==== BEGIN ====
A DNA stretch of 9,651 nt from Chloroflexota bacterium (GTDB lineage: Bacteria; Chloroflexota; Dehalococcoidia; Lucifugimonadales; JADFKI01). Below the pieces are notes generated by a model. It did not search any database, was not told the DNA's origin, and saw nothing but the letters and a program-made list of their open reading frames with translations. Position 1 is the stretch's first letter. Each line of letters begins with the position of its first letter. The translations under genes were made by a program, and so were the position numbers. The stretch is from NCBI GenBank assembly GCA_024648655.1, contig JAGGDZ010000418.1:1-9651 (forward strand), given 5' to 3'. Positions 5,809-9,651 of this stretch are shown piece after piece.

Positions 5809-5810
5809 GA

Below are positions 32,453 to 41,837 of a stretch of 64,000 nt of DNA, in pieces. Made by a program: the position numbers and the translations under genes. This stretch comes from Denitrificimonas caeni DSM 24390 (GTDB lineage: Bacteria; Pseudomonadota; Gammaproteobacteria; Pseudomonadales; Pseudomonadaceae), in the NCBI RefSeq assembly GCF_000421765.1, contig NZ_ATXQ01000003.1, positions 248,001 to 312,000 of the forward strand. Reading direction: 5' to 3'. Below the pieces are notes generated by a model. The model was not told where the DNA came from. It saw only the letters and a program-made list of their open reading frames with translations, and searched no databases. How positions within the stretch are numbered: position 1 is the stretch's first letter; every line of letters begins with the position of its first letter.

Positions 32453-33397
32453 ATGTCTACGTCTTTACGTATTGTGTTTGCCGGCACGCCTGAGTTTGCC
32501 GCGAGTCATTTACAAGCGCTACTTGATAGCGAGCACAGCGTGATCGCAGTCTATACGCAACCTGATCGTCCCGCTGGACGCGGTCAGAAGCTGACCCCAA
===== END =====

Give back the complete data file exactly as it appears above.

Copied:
A DNA stretch of 9,651 nt from Chloroflexota bacterium (GTDB lineage: Bacteria; Chloroflexota; Dehalococcoidia; Lucifugimonadales; JADFKI01). Below the pieces are notes generated by a model. It did not search any database, was not told the DNA's origin, and saw nothing but the letters and a program-made list of their open reading frames with translations. Position 1 is the stretch's first letter. Each line of letters begins with the position of its first letter. The translations under genes were made by a program, and so were the position numbers. The stretch is from NCBI GenBank assembly GCA_024648655.1, contig JAGGDZ010000418.1:1-9651 (forward strand), given 5' to 3'. Positions 5,809-9,651 of this stretch are shown piece after piece.

Positions 5809-5810
5809 GA

Below are positions 32,453 to 41,837 of a stretch of 64,000 nt of DNA, in pieces. Made by a program: the position numbers and the translations under genes. This stretch comes from Denitrificimonas caeni DSM 24390 (GTDB lineage: Bacteria; Pseudomonadota; Gammaproteobacteria; Pseudomonadales; Pseudomonadaceae), in the NCBI RefSeq assembly GCF_000421765.1, contig NZ_ATXQ01000003.1, positions 248,001 to 312,000 of the forward strand. Reading direction: 5' to 3'. Below the pieces are notes generated by a model. The model was not told where the DNA came from. It saw only the letters and a program-made list of their open reading frames with translations, and searched no databases. How positions within the stretch are numbered: position 1 is the stretch's first letter; every line of letters begins with the position of its first letter.

Positions 32453-33397
32453 ATGTCTACGTCTTTACGTATTGTGTTTGCCGGCACGCCTGAGTTTGCC
32501 GCGAGTCATTTACAAGCGCTACTTGATAGCGAGCACAGCGTGATCGCAGTCTATACGCAACCTGATCGTCCCGCTGGACGCGGTCAGAAGCTGACCCCAA